Why did you choose SIAT for your studies?

I came from an art background with interests in philosophy and psychology. I believe that art can (and must) change the world. Today, art and technology are so deeply “co-involved,” as the phenomenologists say, that they create each other’s appearance. I realized SIAT was one of the few institutions that is centred around the notion of creative co-evolution of human and technology. That is a good place to keep your finger on the pulse of change.

How did your studies in SIAT fit into your future goals and what is next for you?

SIAT gave me the research support, time, space, and feedback that allowed me to develop a much deeper appreciation of the role of technology in our daily lives. Much technological influence has been already entirely absorbed in culture, embodied in our being, and is contributing to the increasingly cybernetic body we all co-inhabit. I’d like to continue research on the social, scientific, philosophical, and creative implications of this co-entanglement of creator and created, perhaps building ties to neuroscientific research into the iterative dimensions of neural processes over time. I want to question how subjectivity, expressed through embodied metaphor, can be affectively translated by machines, the 'other' beings we will have to live with in future. We have to consider what it means to talk about empathy and ethics in this relationship.

It is my central concern and interest as an artist and researcher who has been working with this technology, observing its rapid social adoption in a world of increasingly fuzzy lines, to ask about the emergence of an aesthetic where we have to deal with this 'other being' as 'being part' of us.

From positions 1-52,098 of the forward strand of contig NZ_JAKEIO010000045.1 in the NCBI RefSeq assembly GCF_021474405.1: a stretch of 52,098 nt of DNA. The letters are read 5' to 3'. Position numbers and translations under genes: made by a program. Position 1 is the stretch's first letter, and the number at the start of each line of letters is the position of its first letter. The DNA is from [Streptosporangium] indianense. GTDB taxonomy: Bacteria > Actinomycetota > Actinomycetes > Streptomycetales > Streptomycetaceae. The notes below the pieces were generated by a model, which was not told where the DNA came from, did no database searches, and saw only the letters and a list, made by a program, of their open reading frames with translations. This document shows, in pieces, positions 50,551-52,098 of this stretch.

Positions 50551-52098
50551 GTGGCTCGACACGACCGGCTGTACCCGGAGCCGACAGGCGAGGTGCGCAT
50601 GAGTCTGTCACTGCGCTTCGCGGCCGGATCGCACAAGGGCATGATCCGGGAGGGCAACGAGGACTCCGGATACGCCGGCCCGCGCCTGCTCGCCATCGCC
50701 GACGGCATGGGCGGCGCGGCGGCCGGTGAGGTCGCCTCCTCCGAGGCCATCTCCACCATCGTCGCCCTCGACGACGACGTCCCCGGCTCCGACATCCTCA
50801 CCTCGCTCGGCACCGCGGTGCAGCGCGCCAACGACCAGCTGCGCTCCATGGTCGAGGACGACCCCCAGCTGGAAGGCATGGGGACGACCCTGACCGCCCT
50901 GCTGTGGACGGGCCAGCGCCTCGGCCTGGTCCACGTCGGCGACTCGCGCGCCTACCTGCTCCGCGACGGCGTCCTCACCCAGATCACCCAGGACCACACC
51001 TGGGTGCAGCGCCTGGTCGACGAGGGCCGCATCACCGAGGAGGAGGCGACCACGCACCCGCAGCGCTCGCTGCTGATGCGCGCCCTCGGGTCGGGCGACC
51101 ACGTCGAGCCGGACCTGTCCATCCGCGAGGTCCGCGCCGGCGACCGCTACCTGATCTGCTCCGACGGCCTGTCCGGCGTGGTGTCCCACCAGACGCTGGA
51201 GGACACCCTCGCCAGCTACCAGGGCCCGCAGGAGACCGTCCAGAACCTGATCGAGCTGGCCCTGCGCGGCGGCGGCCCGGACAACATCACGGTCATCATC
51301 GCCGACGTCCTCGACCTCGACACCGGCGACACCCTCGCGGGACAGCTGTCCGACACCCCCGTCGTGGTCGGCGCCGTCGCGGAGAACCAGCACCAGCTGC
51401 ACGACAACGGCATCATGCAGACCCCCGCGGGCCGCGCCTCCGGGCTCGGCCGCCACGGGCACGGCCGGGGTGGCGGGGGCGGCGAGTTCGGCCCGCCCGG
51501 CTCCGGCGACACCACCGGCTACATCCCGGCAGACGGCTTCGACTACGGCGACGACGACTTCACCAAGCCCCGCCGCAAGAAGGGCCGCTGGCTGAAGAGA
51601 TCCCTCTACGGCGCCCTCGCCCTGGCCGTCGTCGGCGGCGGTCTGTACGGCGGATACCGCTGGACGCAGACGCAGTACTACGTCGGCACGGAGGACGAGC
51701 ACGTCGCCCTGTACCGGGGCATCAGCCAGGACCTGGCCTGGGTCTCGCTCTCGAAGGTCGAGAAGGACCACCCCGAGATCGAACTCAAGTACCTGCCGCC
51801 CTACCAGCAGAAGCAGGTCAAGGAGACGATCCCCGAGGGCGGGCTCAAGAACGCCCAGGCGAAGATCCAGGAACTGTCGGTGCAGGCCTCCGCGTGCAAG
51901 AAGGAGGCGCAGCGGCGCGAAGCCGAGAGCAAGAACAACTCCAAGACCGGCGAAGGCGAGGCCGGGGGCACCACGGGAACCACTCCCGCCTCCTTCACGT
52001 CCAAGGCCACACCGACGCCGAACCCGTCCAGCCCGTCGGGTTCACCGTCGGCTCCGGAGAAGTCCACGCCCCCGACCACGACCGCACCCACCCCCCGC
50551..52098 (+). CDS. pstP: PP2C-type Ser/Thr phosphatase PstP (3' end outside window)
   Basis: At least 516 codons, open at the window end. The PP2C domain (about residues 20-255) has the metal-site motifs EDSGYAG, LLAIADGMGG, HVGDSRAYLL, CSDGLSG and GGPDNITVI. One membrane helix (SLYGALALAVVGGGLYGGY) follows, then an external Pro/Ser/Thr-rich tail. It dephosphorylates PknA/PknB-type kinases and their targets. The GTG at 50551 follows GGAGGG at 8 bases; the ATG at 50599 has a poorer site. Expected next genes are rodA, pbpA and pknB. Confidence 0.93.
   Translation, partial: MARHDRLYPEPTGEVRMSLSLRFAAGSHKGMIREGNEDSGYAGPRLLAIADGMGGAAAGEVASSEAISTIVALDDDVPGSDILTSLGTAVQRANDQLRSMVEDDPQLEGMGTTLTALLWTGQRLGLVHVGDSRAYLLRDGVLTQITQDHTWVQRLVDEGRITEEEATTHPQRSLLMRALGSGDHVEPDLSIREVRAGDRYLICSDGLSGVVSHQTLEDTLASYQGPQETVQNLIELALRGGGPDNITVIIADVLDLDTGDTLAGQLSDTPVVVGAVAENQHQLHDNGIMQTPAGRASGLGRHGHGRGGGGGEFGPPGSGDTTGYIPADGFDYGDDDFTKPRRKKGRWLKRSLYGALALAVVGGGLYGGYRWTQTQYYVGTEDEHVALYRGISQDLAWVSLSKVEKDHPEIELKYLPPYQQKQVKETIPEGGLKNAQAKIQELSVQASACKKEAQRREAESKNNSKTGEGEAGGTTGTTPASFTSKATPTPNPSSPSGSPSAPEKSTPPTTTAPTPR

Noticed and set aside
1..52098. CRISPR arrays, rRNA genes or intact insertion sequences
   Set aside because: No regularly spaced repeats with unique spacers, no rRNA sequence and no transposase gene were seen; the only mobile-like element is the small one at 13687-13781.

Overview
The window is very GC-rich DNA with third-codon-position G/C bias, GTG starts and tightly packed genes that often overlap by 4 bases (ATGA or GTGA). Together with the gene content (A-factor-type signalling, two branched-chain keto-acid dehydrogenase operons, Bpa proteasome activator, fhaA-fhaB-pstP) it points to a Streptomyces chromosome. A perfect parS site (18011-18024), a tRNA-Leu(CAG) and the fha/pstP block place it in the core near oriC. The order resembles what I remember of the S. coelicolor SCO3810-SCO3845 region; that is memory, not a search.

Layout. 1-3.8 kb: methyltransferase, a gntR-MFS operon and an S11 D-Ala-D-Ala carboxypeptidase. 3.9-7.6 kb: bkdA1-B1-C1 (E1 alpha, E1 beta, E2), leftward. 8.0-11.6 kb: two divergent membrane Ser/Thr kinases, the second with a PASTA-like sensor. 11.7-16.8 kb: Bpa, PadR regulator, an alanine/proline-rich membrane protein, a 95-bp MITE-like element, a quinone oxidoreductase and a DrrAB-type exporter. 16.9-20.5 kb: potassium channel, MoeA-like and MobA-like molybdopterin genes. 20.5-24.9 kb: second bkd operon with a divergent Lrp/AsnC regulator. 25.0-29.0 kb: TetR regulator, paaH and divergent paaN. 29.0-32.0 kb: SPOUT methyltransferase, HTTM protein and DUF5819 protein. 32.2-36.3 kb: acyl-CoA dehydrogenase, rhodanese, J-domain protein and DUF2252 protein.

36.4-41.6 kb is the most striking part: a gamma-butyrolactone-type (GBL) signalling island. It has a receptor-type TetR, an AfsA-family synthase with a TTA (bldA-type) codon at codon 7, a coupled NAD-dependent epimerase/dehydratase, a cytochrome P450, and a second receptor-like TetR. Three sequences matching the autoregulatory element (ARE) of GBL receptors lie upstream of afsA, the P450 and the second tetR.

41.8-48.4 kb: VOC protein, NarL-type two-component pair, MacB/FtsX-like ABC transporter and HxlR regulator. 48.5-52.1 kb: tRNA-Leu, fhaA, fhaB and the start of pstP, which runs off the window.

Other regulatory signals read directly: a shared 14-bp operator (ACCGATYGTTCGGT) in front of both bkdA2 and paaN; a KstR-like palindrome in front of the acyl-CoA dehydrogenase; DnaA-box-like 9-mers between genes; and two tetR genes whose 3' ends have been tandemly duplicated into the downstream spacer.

What was the highlight of your graduate career?

I don’t have a momentary experience to describe but I’d like to say that the “aura” if that is the right word—the sense of embodied reflection—that the accumulation of many creative shared thoughts while talking with my graduate supervisor Dr. Steve DiPaola, has left me with a learning experience to savour over the rest of my life. I’m very grateful to have met such an open minded and supportive senior supervisor. My research could not have taken the direction it has in any other environment.

Do you have any advice for students considering a graduate degree in SIAT?

You must be absolutely certain that knowledge, curiosity, and responsibility are your critical motivations if you want to fully realize what SIAT has to offer you. You need to adopt a responsibility toward work and life, nothing else will do in these times if we are not to fail the coming generations. At the same time, art reminds us that if we aren’t enjoying learning from what we’re doing, then we’re doing something wrong.

The artist in the research environment. Suk Kyoung and her colleagues used a wireless remote eye-tracker so that the artist would not feel like 'things were attached' to promote a more natural interaction environment for the artist.